India's Shubhankar Sharma gets Masters invitation

India's Shubhankar Sharma, a two-time winner on the European Tour this season, held the lead after 54 holes at the World Golf Championship in Mexico. (AP)
Updated 06 March 2018
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India's Shubhankar Sharma gets Masters invitation

PALM HARBOR, US: Shubhankar Sharma can add another achievement to his rapid rise. He's going to the Masters.
Two days after Sharma held the 54-hole lead in his first World Golf Championships appearance, the 21-year-old from India accepted a special invitation to play in the Masters next month.
He will be the fourth Indian to play the Masters, and the second to receive a special invitation. Jeev Milkha Singh, a mentor to Sharma, received one in 2008.
"Golf is a global game, and throughout our history we have extended invitations to deserving international players not otherwise qualified," Augusta National chairman Fred Ridley said. "As his results have proven, Shubhankar Sharma is a remarkable young player."
Sharma was at No. 462 in the world three months ago when he shot 61 in the second round and won the Joburg Open. He closed with a 62 last month to win the Malaysian Open, making him the only two-time winner on the European Tour this season.
Sharma also leads the Race to Dubai.
"I am deeply honoured to be found worthy of invitation by the Masters Committee. It's a dream come true. My gratitude," Sharma said on Twitter.
He held at two-shot lead going into the final round of the Mexico Championship last week, but he failed to make a birdie until the 12th hole and a string of bogeys late in the round dropped him into a tie for ninth.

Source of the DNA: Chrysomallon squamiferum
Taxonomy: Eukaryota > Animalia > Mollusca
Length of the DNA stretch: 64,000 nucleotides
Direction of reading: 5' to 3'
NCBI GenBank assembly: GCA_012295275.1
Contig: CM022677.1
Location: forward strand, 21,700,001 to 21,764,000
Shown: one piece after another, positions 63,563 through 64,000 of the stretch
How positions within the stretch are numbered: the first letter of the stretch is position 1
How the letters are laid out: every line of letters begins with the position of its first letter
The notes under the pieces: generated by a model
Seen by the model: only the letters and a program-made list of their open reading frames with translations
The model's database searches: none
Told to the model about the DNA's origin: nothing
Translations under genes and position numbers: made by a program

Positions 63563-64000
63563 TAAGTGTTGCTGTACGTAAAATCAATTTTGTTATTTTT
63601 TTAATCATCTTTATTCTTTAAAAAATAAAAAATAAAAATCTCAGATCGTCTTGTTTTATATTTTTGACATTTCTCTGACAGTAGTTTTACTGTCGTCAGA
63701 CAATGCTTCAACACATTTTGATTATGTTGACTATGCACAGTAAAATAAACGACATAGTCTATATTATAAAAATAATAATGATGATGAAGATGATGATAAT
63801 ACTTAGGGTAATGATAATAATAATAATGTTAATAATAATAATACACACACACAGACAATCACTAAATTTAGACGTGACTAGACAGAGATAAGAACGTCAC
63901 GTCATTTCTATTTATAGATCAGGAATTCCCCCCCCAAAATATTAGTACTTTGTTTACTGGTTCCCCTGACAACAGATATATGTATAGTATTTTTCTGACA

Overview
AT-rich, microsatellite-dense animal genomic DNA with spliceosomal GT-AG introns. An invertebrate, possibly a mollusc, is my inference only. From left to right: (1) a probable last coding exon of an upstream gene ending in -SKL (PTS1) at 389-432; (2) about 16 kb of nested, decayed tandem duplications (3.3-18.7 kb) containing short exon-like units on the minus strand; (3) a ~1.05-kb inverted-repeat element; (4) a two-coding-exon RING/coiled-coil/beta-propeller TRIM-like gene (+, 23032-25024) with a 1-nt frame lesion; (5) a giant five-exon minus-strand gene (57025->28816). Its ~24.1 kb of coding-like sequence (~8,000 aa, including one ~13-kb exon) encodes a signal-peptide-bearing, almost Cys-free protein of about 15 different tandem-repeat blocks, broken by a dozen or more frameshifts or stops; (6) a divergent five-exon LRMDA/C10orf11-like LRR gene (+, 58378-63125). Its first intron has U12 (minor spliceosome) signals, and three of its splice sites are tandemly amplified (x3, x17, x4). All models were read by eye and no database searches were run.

It still was enough for Sharma to rise to No. 66 in the world.
This is the first time since 2013 the Masters has awarded a special invitation. It usually reserves such invitations to international players who, unlike PGA Tour members, do not have as much access to qualifying, such as winning PGA Tour events or making it to the FedEx Cup finale at the Tour Championship.
International players typically are among the top 100 in the world ranking when they receive an invitation.
Sharma, who turned pro at 16, is playing this week at his home course (DLF Golf Club) in New Delhi at the Hero Indian Open. He is on the bubble in the final week of qualifying for the next World Golf Championship, the Dell Technologies Match Play in two weeks in Austin, Texas.


Australia confident they can win Perth Test to level series against Virat Kohli’s India

Updated 16 December 2018
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Australia confident they can win Perth Test to level series against Virat Kohli’s India

  • Nathan Lyon bullish about the Baggy Greens chances of levelling the series.
  • Another Virat Kohli masterclass not enough to get India on level terms with hosts after the first innings.

PERTH: Australia are confident they can overcome a deteriorating pitch to build a match-winning lead in the second Test in Perth.
At stumps on the third day, Australia were 132 for four, with Usman Khawaja on 41 and Tim Paine on eight, an overall advantage of 175 after leading by 43 runs on the first innings despite a stellar Virat Kohli century.